The city officially announced that Bicycle Transit Systems will operate the city’s fledgling bike share system and B-cycle, a Wisconsin based bike share company, will provide bicycles, rental kiosks and technology. Coming in spring 2015, we’ll see 600 bikes at 60 stations around town. (Story to follow from Christine Fisher on PlanPhilly.)
Last April B-cycle was on hand with two other bike share contractors to give Philadelphians a chance to kick the tires and test out each system. Below is a video of Tyler Reeder of B-cycle demonstrating how to use a B-cycle station during that demo day. What Reeder is showing will be different from what we'll see on the streets, however, since Philadelphia will be the first city to use newly designed B-cycle stations. Still it gives you a sense of how B-cycle systems work.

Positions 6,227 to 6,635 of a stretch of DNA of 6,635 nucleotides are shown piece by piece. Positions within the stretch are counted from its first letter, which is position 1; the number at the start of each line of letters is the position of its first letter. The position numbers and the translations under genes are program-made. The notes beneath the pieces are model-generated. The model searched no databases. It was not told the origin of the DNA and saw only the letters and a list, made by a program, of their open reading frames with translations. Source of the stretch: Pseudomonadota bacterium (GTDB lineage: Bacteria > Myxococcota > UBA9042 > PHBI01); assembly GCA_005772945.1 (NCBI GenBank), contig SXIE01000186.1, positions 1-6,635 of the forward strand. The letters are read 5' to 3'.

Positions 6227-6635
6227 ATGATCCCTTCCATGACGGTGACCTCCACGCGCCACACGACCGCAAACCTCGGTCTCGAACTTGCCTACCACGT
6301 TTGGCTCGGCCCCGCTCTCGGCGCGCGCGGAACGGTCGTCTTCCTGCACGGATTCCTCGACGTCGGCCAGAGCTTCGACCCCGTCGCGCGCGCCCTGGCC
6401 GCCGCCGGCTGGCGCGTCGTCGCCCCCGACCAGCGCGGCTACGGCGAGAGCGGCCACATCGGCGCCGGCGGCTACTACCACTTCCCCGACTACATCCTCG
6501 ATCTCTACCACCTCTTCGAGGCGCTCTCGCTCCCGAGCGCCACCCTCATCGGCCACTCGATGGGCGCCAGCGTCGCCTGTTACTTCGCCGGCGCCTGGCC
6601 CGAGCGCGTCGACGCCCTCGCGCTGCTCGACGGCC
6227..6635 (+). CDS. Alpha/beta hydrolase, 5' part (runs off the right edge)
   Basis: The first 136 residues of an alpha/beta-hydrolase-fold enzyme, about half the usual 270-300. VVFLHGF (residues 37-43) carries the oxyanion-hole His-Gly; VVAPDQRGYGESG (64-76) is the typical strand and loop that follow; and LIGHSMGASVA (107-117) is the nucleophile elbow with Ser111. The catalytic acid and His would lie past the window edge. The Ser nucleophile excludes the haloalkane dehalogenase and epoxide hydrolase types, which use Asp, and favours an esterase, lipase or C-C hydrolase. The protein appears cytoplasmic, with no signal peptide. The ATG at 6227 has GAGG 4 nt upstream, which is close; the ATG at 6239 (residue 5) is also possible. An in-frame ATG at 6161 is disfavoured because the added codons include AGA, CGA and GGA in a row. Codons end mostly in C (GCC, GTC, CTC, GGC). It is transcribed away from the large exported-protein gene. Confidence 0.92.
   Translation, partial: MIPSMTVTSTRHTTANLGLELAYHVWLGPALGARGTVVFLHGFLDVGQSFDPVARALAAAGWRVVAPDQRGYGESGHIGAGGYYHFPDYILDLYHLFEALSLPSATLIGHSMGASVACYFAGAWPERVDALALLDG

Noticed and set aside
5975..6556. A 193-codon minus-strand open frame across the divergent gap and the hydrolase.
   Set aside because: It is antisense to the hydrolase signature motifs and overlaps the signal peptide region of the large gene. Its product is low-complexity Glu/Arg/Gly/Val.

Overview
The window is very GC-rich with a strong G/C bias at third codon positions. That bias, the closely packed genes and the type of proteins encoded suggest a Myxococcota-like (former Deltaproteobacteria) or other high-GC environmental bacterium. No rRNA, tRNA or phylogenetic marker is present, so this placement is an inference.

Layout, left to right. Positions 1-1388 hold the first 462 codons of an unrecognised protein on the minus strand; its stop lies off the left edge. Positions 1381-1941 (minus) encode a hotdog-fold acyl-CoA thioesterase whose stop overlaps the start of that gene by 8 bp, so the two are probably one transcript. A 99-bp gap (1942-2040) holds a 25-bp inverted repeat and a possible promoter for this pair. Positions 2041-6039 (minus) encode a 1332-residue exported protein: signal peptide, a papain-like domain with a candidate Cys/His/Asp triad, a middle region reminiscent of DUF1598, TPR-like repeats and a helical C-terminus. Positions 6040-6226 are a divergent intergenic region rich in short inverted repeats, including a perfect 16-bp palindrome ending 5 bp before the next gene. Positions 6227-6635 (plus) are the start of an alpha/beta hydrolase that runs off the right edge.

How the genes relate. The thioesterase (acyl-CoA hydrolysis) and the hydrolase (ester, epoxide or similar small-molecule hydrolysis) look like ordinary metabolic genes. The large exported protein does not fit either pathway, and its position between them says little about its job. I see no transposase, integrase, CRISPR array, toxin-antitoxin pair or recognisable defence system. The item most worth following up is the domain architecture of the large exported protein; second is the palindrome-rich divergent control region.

When I tested out the sturdy B-cycle Trek three-speed last year I liked the smooth and relatively light ride. I found the seat comfortable and I appreciated the baskets (even though they are on the small side) and guards.
B-cycle operates bike share systems in 30 cities in North and South America, including Austin, Texas; Charlotte, North Carolina; Boulder and Denver, Colorado. B-Cycle is largely owned by Trek, a major bike company, which builds the custom bike share bikes. B-cycle has a reciprocity agreement among 15 cities where it operates bike share systems, which enables members in one city to use bikes in a partner city. So hopefully Philadelphia bike share members will be able to also use their cards while traveling in fellow B-cycle cities.
Ashley writes and edits Eyes on the Street. She has a special interest in preservation, neighborhoods, and all things public – from policy to art. Ashley holds masters degrees in City and Regional Planning and Historic Preservation from PennDesign.
Ashley has lived in 12 zip codes that she can think of, including neighborhoods in Los Angeles, Chicago, Boston, New York and Philadelphia. She is proud to call 19147 home.
Find Ashley on twitter @ashleyjhahn.